To the Editor:
The allocation of health care resources has been a challenge faced by several countries in all over the world. Transplantation represents a very complex scenario, in which we have to deal not only with a limited budget, but also with a shortage of organs. Moreover, transplantation of high risk patients and the use of high risk organs are associated with a higher cost and mortality. On the other hand, a healthcare system centered exclusively in postoperative outcomes could stimulate an avoiding risk behavior. As proposed by Dr. Axelrod, if we shift accountability to a population with end-stage organ failure, it will be possible to expand the total number of transplants, once more risk could be accepted .
However, the huge gap between organ supply and demand has limited the indications for transplantation to those patients who have the greatest likelihood of survival. Liver transplantation in HCC, for instance, should be restricted to those patients who are expected to have the same posttransplant survival as that of patients with nonneoplastic end-stage chronic liver disease . The difficult task of selecting patients for treatment according to the best chance of survival is not a privilege restricted to the transplantation scenario. According to the ALTS guideline, during a catastrophe, when number of patients and severity of injury do exceed capacity of the treatment center, patients are selected for treatment according to best chance of survival with least expenditure of resources (time, personnel, equipment, supplies) .
Despite the efforts of the transplant community to decrease waiting list mortality, we are still far from reaching a solution. As a matter of fact, we are always making decisions to optimize resources according with each institutional experience and specific logistic conditions. Every time we accept donors with extended criteria or perform transplantation in sicker patients, it will be reflected in the outcome and cost . Whereas, if we run away from risks, the total number of transplants will be inevitable reduced. Therefore, organ transplantation is based in a tripod composed by operative outcome, donor and patient risk and cost. In the actual scenario, all these three issues cannot be totally satisfied, and no formula has been capable to equilibrate this tripod. Every time we push too much to one direction, the other two parts are jeopardized. Thus, the act of matching a donor to a specific recipient is not only a matter of avoiding risk, but it is also a socioethical choice of weighting utility versus equity, that should be individualized based on each specific local reality.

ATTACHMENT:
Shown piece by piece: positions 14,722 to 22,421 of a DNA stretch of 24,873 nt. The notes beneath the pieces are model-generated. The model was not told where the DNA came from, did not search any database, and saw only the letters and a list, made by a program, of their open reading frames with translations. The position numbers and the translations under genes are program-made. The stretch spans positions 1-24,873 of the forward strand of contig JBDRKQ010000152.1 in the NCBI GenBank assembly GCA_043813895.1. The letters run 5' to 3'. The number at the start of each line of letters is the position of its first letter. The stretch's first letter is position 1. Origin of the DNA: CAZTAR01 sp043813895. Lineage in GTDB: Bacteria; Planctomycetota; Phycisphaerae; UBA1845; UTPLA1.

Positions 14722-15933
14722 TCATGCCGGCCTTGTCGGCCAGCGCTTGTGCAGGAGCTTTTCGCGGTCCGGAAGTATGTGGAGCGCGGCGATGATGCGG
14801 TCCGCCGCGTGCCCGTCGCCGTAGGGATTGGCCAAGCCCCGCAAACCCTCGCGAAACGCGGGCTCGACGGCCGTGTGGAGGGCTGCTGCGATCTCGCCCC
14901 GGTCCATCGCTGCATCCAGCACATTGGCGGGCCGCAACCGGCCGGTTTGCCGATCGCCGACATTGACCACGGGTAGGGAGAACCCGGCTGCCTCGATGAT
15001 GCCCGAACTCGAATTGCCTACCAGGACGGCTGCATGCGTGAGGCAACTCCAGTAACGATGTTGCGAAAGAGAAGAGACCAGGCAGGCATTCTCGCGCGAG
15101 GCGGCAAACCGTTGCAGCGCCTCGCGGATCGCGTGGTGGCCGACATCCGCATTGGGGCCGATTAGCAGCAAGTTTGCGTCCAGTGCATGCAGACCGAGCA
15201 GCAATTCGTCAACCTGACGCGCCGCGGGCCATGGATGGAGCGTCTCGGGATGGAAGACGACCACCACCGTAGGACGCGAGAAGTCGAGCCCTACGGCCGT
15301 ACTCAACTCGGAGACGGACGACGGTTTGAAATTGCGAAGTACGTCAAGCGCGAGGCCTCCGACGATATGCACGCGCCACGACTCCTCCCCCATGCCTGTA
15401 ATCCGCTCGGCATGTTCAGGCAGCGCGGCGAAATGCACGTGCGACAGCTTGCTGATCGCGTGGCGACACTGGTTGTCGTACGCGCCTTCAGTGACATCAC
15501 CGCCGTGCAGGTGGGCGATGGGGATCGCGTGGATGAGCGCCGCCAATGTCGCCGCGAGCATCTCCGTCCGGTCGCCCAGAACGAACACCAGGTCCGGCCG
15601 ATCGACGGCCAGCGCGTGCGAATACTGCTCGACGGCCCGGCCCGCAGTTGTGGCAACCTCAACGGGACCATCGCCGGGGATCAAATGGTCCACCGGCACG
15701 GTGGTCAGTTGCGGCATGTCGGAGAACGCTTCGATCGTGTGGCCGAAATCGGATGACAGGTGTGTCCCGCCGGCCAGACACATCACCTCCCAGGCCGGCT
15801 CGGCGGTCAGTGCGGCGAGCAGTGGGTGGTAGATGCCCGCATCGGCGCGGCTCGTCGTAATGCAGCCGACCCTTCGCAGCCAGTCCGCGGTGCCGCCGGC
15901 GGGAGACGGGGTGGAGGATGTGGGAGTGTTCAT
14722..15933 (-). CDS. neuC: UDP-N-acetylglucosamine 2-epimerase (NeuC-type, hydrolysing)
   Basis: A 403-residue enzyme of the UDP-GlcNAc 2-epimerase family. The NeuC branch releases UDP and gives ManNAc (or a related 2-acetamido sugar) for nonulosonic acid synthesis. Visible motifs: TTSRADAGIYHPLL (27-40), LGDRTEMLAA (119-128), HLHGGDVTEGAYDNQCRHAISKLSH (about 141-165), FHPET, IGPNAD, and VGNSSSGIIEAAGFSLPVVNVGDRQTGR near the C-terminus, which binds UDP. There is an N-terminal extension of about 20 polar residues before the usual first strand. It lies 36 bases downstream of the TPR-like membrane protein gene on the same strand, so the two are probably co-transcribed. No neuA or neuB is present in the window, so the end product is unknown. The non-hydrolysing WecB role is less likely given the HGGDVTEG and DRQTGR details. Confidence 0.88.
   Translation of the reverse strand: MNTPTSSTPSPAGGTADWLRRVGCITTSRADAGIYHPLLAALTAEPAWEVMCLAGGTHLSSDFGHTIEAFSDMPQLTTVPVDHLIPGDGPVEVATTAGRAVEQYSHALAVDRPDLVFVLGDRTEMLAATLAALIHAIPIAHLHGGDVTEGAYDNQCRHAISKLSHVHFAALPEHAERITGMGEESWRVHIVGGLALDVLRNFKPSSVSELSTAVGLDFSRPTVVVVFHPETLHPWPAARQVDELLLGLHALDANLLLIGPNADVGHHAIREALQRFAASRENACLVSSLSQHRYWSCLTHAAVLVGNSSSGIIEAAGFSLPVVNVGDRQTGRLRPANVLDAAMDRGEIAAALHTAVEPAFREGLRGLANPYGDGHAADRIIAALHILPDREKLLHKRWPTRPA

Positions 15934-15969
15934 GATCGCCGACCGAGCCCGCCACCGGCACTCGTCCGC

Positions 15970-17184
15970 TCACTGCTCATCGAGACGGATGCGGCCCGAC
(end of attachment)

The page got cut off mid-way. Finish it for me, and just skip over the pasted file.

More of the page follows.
The debate around this complex issue is crucial to improve patient care and refine health care systems. It seams that our blanket is too short, and acceptance practices should be taken into consideration in assessing center performance, as a means of encouraging centers to accept more livers for their candidates. However, the transplant community should not forget that the development and respectability of the modern surgery has been based on the improvement of the postoperative results. As a matter of a fact, the only option, in our opinion, to overcome this problem without compromising postoperative outcome, is to work on alternatives to improve organ quality, such as it has been done successfully in the field of lung transplantation .
C. R. P. Kruel* and A. Chedid
Service of Digestive Surgery, Hospital de Clínicas de Porto Alegre (HCPA), Universidade Federal do Rio Grande do Sul (UFRGS), Porto Alegre, Brazil.
*Corresponding author: Cleber Rosito Pinto Kruel, firstname.lastname@example.org
The authors of this manuscript have no conflicts of interest to disclose as described by the American Journal of Transplantation.